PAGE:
In its usual secretive fashion, Apple refuses to say if or when this direct-to-the-Internet capability will be expanded. But we fully expect Apple to add the capability to stream or download a variety of content directly from the Internet, and that this new capability will be available on current Apple TV boxes through software updates.

In our tests, Apple TV is a pleasure to use. Setup was stunningly simple. We just plugged the unit in and hooked it up to the TV with a single cable (not included). The unit found and connected with Walt’s Wi-Fi network almost instantly. To link to each computer, we just typed into iTunes on that computer a five-digit code number the Apple TV put up on the TV screen. This needs to be done only once.

You can select one computer to automatically synchronize with the Apple TV. Any song, TV episode, movie or photo you download or otherwise add to that one computer is automatically replicated on the Apple TV’s internal hard disk for playback on your TV. We tested this synchronization function with both a Mac laptop and a Windows Vista desktop, and it worked perfectly on both.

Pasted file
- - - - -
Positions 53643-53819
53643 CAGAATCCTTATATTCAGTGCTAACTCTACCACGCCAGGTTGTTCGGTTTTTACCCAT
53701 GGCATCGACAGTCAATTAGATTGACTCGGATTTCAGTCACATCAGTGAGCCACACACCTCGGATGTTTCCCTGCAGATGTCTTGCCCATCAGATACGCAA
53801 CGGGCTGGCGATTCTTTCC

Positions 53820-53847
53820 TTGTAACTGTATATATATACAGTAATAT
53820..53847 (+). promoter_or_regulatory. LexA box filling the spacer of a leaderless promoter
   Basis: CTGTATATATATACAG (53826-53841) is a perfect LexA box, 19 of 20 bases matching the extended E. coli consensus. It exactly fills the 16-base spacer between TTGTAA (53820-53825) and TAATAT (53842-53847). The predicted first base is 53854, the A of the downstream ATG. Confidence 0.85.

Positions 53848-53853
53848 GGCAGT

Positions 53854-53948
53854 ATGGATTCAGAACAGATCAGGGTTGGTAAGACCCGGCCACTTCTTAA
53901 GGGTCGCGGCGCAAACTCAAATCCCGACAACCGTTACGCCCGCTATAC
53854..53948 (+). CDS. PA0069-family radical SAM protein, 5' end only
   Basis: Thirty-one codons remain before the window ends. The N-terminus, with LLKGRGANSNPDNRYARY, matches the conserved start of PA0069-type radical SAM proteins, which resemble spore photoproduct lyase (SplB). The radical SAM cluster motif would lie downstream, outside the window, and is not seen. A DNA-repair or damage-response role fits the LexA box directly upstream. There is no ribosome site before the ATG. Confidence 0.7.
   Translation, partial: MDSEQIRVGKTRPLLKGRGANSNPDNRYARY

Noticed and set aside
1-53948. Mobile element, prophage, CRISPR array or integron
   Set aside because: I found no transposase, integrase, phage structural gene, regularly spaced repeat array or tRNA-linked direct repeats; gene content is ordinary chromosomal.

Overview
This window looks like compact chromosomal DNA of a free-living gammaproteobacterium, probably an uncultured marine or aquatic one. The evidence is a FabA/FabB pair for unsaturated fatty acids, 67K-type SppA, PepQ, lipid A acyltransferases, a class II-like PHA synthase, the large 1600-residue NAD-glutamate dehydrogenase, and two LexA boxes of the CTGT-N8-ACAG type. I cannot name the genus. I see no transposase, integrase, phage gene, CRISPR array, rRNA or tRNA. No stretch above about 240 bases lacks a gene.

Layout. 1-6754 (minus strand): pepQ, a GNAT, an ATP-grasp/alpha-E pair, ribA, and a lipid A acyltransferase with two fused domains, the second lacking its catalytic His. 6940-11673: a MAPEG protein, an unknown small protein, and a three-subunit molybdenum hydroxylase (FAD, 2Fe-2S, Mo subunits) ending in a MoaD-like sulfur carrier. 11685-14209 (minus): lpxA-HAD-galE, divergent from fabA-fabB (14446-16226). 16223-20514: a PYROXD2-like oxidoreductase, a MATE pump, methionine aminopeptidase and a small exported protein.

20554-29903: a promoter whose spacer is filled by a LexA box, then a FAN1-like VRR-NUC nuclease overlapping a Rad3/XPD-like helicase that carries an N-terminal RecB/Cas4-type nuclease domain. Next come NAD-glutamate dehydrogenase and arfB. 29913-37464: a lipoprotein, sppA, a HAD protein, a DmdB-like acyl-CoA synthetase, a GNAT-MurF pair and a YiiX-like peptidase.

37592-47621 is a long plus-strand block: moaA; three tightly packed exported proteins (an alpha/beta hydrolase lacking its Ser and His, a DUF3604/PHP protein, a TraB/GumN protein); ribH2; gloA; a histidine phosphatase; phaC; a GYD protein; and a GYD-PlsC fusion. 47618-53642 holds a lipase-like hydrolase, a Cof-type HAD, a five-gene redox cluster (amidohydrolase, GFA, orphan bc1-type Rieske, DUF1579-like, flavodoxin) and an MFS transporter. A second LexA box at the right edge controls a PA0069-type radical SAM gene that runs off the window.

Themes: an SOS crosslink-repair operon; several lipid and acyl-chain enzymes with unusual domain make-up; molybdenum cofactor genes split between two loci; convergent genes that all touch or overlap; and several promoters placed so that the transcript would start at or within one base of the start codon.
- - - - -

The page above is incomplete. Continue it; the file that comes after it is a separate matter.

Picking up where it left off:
For instance, we imported 376 photos Katie had taken on a recent trip to France to a Mac laptop that was synchronized with the Apple TV. In short order, all of the photos were on the Apple TV and we watched them on the big plasma screen.

We also bought some TV shows, movies and songs from iTunes on our synchronized laptop, and they were automatically transferred to Apple TV, where we could watch them. It can, however, take hours to synchronize large files like movies over a slow wireless network.

In addition to your single synchronized computer, you can designate up to five other computers as sources for your Apple TV. From these machines, you “stream” the content over your wireless or wired network, instead of actually transferring them, but the music and video shows up on the TV just as if it had been synchronized to the Apple TV’s own hard disk.